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Assault vs. Battery: Understanding the Difference

Are assault and battery the same crime or distinct offenses? Knowing the difference is essential, especially if facing accusations of either. Our criminal defense attorneys specialize in handling aggravated assault and battery cases and can provide expert guidance through the legal process.

There is often confusion between assault and battery. However, understanding the distinctions between these two crimes is crucial for your case and its possible outcomes.

This article will define assault and battery, outline the typical penalties for each, and discuss how a skilled defense attorney can support your case. Keep reading to understand better and learn how to navigate your legal situation effectively.

Definition of Battery and Assault

What are assault and battery? The definitions of these crimes vary from state to state; in some places, they are considered a single offense. Here’s what you need to know for the state of Maryland:

Definition of Assault

Assault is legally defined as an intentional act that causes another person to reasonably fear that they will be physically harmed or offensively touched. Physical contact or injury does not need to occur, but the accused must have acted in a way that intentionally caused that fear.

Even if the accused did not intend to cause harm or offense, or if the action was meant as a joke or intimidation, it can still be considered assault.

Although the victim may not need to prove they were afraid, they must have been aware that harmful or offensive contact could potentially occur.

Each case is unique, but the accused’s intentional action must indicate a potential violation of generally accepted social standards regarding physical contact.

Factors such as whether the accused and the victim knew each other before the incident and the jurisdiction’s view on consent can also be relevant.

Assault Degrees in Maryland

In Maryland, assault is classified into two degrees:

First-Degree Assault: This is a felony and can involve intentionally causing or attempting to cause serious physical injury to another person or committing an assault with a firearm of any kind.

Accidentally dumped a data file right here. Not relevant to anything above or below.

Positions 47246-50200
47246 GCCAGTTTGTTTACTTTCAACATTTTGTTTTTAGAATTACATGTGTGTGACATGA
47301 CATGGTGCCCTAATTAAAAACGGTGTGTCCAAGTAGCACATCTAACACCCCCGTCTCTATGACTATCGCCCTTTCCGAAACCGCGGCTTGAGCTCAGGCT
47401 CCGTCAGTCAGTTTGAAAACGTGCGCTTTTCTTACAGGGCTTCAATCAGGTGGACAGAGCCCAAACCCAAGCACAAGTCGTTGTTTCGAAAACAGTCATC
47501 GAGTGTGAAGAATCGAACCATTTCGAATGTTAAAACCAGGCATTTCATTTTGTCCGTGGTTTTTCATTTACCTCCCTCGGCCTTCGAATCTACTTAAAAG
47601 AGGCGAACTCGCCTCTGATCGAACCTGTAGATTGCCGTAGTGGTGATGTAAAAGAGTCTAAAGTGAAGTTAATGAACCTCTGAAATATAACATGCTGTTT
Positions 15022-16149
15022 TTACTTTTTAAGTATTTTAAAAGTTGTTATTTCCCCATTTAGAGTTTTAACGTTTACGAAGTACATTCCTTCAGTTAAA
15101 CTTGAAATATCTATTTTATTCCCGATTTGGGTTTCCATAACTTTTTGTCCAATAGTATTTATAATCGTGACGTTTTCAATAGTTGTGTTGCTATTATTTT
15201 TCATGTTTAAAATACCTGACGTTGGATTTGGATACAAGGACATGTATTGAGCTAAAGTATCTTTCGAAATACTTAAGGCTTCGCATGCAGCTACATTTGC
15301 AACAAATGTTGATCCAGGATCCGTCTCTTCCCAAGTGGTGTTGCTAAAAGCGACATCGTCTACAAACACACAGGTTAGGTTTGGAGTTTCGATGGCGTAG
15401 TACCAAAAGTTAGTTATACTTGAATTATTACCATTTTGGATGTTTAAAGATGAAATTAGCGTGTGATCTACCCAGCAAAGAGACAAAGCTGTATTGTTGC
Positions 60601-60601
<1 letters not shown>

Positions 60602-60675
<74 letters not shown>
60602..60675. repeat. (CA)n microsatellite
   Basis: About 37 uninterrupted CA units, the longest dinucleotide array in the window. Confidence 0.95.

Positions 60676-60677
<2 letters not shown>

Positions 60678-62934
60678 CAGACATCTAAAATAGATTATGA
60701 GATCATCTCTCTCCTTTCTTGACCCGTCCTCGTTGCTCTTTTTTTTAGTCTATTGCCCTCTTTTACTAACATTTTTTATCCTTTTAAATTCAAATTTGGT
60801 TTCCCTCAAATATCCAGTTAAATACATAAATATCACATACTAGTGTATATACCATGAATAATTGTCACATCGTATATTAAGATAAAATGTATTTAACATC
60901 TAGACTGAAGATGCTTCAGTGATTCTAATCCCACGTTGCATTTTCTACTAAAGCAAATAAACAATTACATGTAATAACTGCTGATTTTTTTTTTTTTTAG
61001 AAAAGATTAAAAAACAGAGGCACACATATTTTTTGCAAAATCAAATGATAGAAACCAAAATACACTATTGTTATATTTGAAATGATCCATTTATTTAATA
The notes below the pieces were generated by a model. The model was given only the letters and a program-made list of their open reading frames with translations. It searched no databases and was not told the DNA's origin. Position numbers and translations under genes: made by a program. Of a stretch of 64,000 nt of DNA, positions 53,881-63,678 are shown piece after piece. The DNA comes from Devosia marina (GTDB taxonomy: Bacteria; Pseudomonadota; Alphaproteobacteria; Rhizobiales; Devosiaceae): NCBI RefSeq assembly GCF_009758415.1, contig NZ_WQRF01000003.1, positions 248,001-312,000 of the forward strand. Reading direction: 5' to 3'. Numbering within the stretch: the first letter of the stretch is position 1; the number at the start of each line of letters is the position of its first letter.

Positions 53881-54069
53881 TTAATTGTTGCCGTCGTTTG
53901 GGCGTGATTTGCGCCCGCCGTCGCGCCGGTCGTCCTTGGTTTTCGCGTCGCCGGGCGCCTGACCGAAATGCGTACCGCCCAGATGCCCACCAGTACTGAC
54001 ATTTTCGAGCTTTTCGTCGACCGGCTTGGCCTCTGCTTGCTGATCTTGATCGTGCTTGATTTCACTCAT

Second-Degree Assault: This can be a misdemeanor or a felony, depending on the circumstances. It includes offensive touching of another person without their consent, even if it’s minor, or intentionally causing fear of imminent serious physical injury. A second-degree assault becomes a felony if the perpetrator assaults a law enforcement officer, firefighter, emergency medical technician, rescue squad member, or any other first responder engaged in providing emergency medical care or rescue services.

The victim does not need to suffer physical injury for an assault to occur in Maryland. Any unwanted touching or putting someone in fear of imminent harm can be considered assault. Words alone typically aren’t assault, but threats combined with gestures or actions can be.

A key purpose of assault charges is to prevent violence. By intervening before serious harm occurs, law enforcement can help maintain public safety.

Definition of Battery

Battery is legally defined as intentionally hurting or offensively touching someone without their permission. Unlike assault, which focuses on the intent and the victim’s perception of potential damage, battery involves actual physical contact.

A victim does not need to be seriously injured, traumatized, or deeply offended for an incident to be considered battery. Examples include being spat on or having hot water poured on you, both of which are highly offensive.

However, battery claims cannot be based on abnormal sensitivity. For instance, giving someone a disapproving glare will unlikely result in a battery case. While it might be considered rude, it does not violate social standards in a way that most reasonable people would find harmful or offensive.

Is There a Difference Between Assault and Battery?

Historically, assault and battery were considered two separate crimes with distinct definitions. However, over time, they have often been combined into a single charge in many places. In Maryland, an assault charge covers both offenses.

Assault typically involves threatening violence and causing fear in a victim. Battery occurs when those threats are carried out through physical contact.

In Maryland, assault charges include both the threat of force and the actual use of force. Therefore, if you commit either offense, you will face assault charges, whether or not physical contact (battery) occurred.